Rangers’ Jurickson Profar to have shoulder surgery

SURPRISE, Ariz. — The lost 2014 season for Jurickson Profar, who was once the No. 1 prospect in baseball, will carry on indefinitely.

Profar, who missed all of last season because of a torn muscle in his right shoulder, will have surgery on the shoulder Monday in Arlington after an MRI Tuesday revealed an increased strain on the subscapularis muscle in the shoulder.

The No. 1 priority in the surgery, which will be performed by team doctor Keith Meister, will be to repair a slight tear in Profar’s labrum muscle. Profar has played with that since hurting it in 2010 but the feeling is that the labrum is causing the instability in the shoulder. Once that is repaired Meister will see if there are any other issues with Profar’s shoulder, which makes a timeline difficult to determine.

Profar was expected to be limited in spring training and head to Triple A to start the season. Now the Rangers are just hoping Profar, who turns 22 Friday, can get right. 

"First and foremost I feel for Jurickson," Texas general manager Jon Daniels said. "He’s in tremendous shape. He’s worked extremely hard to put himself in this spot and rehab every spot. Everybody felt like surgery might be very well where it’s headed. Jurickson wanted to give himself the possibility of coming back via rehab."

There was a possibility Profar was going to have surgery last September after several doctors felt like that would be the best route. But Profar wanted to avoid surgery and instead focused on strengthening the area around his shoulder. He was playing catch and getting MRIs every three weeks this offseason. The bad MRI showed up after Profar started throwing at 105 feet, which was the same distance he began to have problems last year.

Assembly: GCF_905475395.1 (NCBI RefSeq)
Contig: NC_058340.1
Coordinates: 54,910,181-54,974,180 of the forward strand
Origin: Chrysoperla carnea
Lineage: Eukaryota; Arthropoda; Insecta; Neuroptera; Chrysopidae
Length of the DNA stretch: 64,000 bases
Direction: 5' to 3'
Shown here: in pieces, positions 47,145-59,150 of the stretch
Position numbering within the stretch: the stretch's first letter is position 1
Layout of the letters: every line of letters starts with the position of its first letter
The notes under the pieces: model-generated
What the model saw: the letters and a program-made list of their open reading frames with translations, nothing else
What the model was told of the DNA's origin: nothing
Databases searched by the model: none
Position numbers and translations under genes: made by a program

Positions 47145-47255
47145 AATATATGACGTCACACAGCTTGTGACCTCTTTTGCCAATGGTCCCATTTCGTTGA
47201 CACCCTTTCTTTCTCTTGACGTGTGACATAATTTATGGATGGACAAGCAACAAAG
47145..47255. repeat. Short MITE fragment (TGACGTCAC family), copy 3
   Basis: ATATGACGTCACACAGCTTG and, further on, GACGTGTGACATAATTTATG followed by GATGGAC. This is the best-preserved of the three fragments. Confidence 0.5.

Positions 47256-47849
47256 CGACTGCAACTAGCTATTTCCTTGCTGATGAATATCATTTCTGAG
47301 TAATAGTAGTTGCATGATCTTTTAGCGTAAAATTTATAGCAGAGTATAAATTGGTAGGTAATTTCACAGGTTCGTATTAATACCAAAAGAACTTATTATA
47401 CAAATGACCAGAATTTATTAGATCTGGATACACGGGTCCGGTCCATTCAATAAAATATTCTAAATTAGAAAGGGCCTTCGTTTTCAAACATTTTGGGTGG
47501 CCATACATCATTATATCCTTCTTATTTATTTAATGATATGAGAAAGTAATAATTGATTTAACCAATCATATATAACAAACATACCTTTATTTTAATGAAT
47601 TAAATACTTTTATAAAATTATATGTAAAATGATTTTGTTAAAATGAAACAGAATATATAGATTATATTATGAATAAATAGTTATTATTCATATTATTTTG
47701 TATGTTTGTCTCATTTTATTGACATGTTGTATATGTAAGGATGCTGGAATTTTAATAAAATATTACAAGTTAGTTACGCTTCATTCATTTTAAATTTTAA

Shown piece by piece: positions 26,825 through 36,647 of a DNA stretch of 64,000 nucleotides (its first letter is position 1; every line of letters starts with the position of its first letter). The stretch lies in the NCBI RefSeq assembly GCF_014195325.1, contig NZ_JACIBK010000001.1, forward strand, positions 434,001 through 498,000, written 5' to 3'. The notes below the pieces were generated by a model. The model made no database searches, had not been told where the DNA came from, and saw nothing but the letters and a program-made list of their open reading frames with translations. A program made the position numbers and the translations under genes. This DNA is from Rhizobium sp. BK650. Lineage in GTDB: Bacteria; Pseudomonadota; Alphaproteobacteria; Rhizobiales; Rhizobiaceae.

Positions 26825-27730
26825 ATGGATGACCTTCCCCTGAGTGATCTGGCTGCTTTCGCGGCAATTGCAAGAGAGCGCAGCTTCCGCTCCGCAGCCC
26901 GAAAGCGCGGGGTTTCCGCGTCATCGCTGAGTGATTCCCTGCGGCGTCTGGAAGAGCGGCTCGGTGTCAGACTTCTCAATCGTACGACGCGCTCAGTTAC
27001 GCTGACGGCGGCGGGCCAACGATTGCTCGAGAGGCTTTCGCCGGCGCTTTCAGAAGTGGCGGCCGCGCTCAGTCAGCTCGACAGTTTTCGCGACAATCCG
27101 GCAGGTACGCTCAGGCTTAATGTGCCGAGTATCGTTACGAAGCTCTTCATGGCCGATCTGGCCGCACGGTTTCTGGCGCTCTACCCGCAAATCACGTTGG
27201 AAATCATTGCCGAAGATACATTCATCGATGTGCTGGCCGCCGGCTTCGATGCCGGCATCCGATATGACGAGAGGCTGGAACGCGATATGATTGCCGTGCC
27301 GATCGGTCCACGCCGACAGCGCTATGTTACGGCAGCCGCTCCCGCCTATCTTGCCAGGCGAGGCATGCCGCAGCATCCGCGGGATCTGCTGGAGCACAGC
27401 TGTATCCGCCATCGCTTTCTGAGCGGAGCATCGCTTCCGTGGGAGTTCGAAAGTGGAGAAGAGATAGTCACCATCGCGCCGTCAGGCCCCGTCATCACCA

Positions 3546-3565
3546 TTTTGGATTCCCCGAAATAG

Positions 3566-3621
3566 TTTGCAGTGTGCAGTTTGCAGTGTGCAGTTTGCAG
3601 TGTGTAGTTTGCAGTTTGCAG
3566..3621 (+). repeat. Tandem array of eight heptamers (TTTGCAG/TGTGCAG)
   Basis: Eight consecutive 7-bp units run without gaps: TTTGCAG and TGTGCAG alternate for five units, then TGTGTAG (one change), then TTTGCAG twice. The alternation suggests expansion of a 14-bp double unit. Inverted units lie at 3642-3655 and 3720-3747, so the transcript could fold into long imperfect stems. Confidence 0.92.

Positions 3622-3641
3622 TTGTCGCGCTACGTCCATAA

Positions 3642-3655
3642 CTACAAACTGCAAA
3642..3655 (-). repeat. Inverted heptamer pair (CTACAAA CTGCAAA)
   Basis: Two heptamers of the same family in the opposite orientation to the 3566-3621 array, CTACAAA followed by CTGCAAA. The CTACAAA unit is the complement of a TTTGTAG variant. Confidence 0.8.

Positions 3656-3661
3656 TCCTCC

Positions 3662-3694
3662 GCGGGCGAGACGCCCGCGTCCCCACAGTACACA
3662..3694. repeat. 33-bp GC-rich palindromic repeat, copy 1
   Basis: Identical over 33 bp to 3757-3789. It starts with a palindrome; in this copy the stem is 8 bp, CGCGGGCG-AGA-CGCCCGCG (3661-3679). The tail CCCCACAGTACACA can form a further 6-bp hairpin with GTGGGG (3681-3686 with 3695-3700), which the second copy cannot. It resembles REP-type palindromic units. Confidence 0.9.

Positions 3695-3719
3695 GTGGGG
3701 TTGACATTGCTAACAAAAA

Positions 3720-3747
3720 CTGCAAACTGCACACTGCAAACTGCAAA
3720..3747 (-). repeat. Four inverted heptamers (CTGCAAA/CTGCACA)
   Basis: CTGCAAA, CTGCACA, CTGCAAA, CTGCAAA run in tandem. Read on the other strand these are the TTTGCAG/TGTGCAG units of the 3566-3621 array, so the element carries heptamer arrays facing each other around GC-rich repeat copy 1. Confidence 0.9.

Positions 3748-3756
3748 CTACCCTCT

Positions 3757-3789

Profar didn’t want to have the surgery last fall because he didn’t want to miss time in 2015. Now Daniels said in a best-case scenario he’d be playing baseball at the end of the summer but it’s too early to determine if that’s going to happen until after the surgery.

"It was on the table, certainly an option," Daniels said of surgery last September. "They felt like surgery was at that point after he tried to rehab several times probably the recommendation. He could give it a shot rehab wise and Jurickson wanted to give it a shot. I think part of his thought process in that is that if he had surgery in the fall he could have missed the bulk of this season."

Profar hasn’t played for the Rangers since the end of the 2013 season. Texas traded Ian Kinsler to Detroit following that season in part to clear a starting spot for Profar at second base.  He started having pain during a weight lifting session last offseason and then was diagnosed with the torn muscle in his shoulder during a spring training game. 

He tried to rehab it again during the season but had some pain and was shut down again.

Daniels said it’s difficult to second guess the decision not to have surgery because the injury is so uncommon.  Normally when someone has the shoulder injury it’s something that heals and very rarely occurs again.

"He’s had the labrum tear since 2010 and he’s played with it without issue," Daniels said. "There wasn’t the connecting of those two things right away. Obviously we all wish we maybe had seen that earlier or put two and two together. It wasn’t what any of them (doctors) expected."

In Profar’s absence Rougned Odor emerged as the Rangers everyday second baseman. Behind him the club has veteran Adam Rosales and minor leaguer Hanser Alberto. The club traded infielder Luis Sardinas to Milwaukee in the Yovani Gallardo trade.

Despite everything Profar has been though in the last two years Daniels believes his future is still bright.

"First of all he needs to get healthy," Daniels said. "My expectation if the doctor says the surgery went well and he will recover that he will come back and be the same type of player, skill set he was prior to the injury. Will the arm play differently? Premature to say. I would expect that he’s going to be similarly talented, similarly skilled player."


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